Though the popularity and practical benefits of preprints are driving policy changes at journals and funding organizations, there is little bibliometric data available to measure trends in their usage.

Here, we collected and analyzed data on all 37,648 preprints that were uploaded to, the largest biology-focused preprint server, in its first five years. We find that preprints on bioRxiv are being read more than ever before (1.1 million downloads in October 2018 alone) and that the rate of preprints being posted has increased to a recent high of more than 2,100 per month.

We also find that two-thirds of bioRxiv preprints posted in 2016 or earlier were later published in peer-reviewed journals, and that the majority of published preprints appeared in a journal less than six months after being posted.

We evaluate which journals have published the most preprints, and find that preprints with more downloads are likely to be published in journals with a higher impact factor. Lastly, we developed, a website for downloading and interacting programmatically with indexed metadata on bioRxiv preprints.

URL : Tracking the popularity and outcomes of all bioRxiv preprints

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Des ebooks dans sa poche : projet de valorisation de la collection numérique de la Bibliothèque de l’UNIGE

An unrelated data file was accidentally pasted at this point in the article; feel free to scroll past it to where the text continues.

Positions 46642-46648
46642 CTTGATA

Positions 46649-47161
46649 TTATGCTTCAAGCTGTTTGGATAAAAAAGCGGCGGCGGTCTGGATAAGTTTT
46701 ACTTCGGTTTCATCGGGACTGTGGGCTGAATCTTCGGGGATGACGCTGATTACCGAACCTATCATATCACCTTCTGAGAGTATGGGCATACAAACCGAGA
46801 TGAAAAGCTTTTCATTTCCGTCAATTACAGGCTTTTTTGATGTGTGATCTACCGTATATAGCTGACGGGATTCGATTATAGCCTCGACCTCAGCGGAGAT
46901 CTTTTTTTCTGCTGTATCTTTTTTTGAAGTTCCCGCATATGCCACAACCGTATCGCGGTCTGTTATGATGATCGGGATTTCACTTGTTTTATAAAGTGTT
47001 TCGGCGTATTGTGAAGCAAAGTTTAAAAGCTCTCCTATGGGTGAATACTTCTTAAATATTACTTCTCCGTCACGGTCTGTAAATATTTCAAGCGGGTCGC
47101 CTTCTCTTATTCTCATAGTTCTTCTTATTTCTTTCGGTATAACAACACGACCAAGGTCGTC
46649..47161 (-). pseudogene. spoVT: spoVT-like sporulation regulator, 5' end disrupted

Auteurs/Authors : Pablo Iriarte, Aurélie Vieux, Marc Meury

La valorisation des ressources en ligne, coûteuses et invisibles dans les rayons des bibliothèques, se fait souvent manuellement avec un grand nombre d’étapes chronophages nécessitant des compétences techniques.

En 2017, la Bibliothèque de l’Université de Genève a mis sur pied un groupe de travail dont l’objectif est d’harmoniser les pratiques de promotion de leurs collections numériques, notamment les ebooks.

Ce projet a abouti à la création de l’Application de valorisation numérique “Avalon”, qui simplifie le processus de création des supports de valorisation (collecte de métadonnées et d’images de couverture, création des URLs raccourcis et QR-codes) tout en respectant la charte graphique institutionnelle.

L’accès aux ebooks est simplifié grâce à la lecture des QR-codes, fonctionnalité intégrée à l’application UNIGE mobile, et l’affichage des informations sur une page Web intermédiaire. L’usager peut ainsi littéralement “mettre un ebook dans sa poche”.

Cet article a pour objectif de présenter le contexte du projet, la méthodologie employée, le fonctionnement d’Avalon et de proposer un retour d’expérience sur ce projet.